(f) Language learns some basic phrases and uses them as often as possible.
1. Tread softly sticks to trails and recognized camping areas. Avoid creating new tracks, or damaging the environment in any way. Follow the adage: take only photos leave only footprints.
2. Pack it in, pack it out avoid taking tins, glass, or plastic containers and bags unless you plan to carry them back to a major city.
- Cotton rags 1-5 months
- Paper 2-5 months
- Orange peel 6 months
- Wool socks 1 to 5 years
- Plastic bags 10 to 20 years
- Leather shoes 25 to 40 years
- Nylon fabric 30 to 40 years
- Aluminum cans 80 to 100 years
- Plastic bottles Forever
How long does it take to degrade? © WorldWise, Inc., Department WS, PO Box 3360, San Rafael, CA 94912-3360
3. Conserve water quality wash away from water sources, and always use local toilet facilities when available. Bury all organic waste at least 30cm below the ground and 50m away from water sources.
4. Conserve natural resources what few resources there are belong by right to the locals. Always ask permission before using anything along the trail. It is illegal to disturb wildlife, remove animals or plants, or buy wildlife products.
1. Beware of altitude sickness use the buddy system to watch for symptoms of altitude sickness. Make sure everyone remains fully hydrated by drinking water throughout the day, everyday. Stay together along the trail, and communicate frequently with everyone.
2. Be safe carry an extensive first-aid kit and know how to use it. Have multiple plans for emergency evacuation and designated decision makers. Leave your itinerary details with someone responsible at home.
3. Be self-reliant don’t assume you will receive help or assistance. Ensure your group has extensive field-craft and navigation skills. Research thoroughly, is your route appropriate for your party? Do you have the necessary skills, experience, resources and equipment?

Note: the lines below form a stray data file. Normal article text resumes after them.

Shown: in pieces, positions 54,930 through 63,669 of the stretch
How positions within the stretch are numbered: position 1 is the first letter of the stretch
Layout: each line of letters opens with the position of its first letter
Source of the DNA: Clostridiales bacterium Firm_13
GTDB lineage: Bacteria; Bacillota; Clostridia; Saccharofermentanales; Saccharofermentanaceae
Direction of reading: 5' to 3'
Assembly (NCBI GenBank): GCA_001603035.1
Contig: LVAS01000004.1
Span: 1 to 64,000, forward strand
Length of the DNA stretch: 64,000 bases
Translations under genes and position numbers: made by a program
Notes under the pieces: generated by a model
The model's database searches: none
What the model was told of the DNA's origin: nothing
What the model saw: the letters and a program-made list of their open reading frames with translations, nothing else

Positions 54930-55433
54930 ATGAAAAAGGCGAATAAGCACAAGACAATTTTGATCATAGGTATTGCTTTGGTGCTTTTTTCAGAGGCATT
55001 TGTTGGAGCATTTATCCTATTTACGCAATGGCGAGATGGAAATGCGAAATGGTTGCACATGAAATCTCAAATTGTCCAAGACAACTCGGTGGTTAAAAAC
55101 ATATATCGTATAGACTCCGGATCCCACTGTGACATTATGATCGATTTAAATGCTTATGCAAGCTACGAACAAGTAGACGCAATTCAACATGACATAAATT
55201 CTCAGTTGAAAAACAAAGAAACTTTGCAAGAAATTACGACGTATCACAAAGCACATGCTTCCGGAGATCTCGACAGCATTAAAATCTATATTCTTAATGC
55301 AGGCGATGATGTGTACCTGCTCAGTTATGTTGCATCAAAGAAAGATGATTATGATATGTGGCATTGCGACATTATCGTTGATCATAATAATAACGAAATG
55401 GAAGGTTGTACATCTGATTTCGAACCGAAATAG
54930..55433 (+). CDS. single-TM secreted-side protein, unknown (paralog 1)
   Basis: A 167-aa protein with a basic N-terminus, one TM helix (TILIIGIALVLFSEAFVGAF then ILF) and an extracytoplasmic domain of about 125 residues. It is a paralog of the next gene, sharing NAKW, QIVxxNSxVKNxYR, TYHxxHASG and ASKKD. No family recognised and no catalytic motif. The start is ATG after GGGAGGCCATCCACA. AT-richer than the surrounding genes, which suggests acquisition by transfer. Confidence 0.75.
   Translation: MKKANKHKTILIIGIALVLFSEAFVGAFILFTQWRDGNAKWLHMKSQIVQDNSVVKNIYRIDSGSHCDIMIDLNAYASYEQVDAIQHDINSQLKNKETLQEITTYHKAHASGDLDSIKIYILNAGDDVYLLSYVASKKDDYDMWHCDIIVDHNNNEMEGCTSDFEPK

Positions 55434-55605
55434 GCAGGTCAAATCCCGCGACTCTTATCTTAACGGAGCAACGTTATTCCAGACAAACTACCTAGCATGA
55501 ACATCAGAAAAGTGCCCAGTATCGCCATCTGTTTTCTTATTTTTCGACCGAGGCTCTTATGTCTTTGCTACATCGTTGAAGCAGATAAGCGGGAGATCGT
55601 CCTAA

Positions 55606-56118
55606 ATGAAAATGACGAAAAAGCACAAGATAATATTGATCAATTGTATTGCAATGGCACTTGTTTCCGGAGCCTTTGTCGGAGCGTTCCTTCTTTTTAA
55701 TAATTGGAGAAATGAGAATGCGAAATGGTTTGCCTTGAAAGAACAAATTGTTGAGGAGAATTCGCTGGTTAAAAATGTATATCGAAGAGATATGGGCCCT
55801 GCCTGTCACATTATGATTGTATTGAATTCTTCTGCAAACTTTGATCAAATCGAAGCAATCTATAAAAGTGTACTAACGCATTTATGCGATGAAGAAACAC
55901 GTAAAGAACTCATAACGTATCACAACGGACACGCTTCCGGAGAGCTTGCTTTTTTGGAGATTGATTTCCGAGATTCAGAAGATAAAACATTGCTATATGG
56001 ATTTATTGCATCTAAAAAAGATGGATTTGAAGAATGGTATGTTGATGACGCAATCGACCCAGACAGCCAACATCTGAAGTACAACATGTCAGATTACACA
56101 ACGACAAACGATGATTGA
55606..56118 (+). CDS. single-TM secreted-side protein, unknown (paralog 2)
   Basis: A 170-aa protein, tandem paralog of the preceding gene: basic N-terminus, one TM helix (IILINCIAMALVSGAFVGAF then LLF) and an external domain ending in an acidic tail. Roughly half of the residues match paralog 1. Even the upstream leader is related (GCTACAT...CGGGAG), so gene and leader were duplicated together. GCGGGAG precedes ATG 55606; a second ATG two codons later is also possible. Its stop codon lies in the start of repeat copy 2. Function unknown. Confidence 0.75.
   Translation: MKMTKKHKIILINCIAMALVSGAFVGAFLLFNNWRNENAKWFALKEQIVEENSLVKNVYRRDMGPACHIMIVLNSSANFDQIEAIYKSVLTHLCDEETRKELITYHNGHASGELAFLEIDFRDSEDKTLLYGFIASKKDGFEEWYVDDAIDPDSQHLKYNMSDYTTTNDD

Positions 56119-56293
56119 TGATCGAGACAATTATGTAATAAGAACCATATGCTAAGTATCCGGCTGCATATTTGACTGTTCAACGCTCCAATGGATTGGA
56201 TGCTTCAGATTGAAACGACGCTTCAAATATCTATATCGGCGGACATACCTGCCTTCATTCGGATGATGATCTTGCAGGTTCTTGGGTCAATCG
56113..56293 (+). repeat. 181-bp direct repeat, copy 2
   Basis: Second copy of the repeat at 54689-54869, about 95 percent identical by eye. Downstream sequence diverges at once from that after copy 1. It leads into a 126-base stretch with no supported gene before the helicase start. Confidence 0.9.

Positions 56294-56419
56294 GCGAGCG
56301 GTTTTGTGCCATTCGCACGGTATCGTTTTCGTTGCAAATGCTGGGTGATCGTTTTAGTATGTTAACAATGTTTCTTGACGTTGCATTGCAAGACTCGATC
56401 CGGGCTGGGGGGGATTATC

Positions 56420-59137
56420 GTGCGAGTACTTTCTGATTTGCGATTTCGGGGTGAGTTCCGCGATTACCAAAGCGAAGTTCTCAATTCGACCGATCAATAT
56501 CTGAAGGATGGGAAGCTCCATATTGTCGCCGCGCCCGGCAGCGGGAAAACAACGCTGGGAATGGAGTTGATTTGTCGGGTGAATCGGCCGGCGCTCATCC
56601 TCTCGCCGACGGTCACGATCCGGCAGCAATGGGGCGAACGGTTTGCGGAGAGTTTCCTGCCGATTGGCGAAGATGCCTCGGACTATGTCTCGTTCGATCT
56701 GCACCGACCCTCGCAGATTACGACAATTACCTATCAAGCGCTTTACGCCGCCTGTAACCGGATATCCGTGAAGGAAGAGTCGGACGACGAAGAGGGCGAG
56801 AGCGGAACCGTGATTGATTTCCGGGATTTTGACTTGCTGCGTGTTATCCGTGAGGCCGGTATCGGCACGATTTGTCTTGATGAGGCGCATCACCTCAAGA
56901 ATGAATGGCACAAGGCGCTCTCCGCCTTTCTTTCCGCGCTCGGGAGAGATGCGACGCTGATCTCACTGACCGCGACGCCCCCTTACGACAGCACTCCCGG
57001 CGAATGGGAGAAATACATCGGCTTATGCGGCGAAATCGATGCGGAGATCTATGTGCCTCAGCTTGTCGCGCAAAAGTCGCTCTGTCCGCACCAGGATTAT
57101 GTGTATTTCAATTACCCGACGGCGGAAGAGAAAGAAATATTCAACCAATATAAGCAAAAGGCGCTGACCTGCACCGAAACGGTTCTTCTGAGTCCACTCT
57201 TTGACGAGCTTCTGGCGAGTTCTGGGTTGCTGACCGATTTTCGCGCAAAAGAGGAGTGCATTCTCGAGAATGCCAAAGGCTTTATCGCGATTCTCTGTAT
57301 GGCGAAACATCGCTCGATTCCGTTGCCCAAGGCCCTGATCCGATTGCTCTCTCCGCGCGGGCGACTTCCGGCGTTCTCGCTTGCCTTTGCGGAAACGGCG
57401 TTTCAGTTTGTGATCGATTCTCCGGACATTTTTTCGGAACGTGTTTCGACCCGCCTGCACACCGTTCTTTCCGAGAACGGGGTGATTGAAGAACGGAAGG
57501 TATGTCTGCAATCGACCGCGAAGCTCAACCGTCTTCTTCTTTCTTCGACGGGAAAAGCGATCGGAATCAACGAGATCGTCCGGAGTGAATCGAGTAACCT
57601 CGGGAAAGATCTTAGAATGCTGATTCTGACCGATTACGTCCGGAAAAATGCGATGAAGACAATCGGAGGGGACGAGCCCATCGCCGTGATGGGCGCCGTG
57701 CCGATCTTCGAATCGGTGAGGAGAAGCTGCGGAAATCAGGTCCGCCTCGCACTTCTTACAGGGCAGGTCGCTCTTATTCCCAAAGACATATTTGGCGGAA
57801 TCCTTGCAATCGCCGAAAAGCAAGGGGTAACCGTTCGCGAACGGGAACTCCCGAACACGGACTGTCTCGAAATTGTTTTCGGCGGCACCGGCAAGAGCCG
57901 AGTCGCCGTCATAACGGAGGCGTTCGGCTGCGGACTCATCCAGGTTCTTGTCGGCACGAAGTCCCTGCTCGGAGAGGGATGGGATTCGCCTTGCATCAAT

4. Remain hydrated drinking between two and four liters of water per day will help prevent altitude sickness and improve your body’s recovery time.
5. Don’t rush there are no prizes for coming first on the trail and rushing will probably over-stress your body and may increase your chances of suffering from altitude sickness. Frequent stops to drink water and rest often become photo opportunities and a chance to chat with locals.
6. Trekking poles that more people aren’t impaled by absent-minded trekkers swinging their poles is amazing. Be aware of the pole tips, especially when crossing bridges or negotiating narrow or steep trails.
7. Beware of yaks many porter age animals you meet along the trail are yaks or hybrids of yaks and cattle, and all of them can be dangerous. Every season at least one tourist will die because they got too close to the large horns or were knocked from a bridge. If you see any pack animals (even donkeys cause accidents) coming along the trail you should scramble up the hillside of the trail and wait until they pass.
8. iPod use rather than listening to the noise of life along the trail some people prefer to plug in to an iPod. Doing so puts you at greater risk from animals and rock fall.
9. Common courtesy the trail is often busy, especially at steep or difficult sections. A common courtesy is to give way to people walking up-hill, or to those who are obviously struggling or carrying a very large load.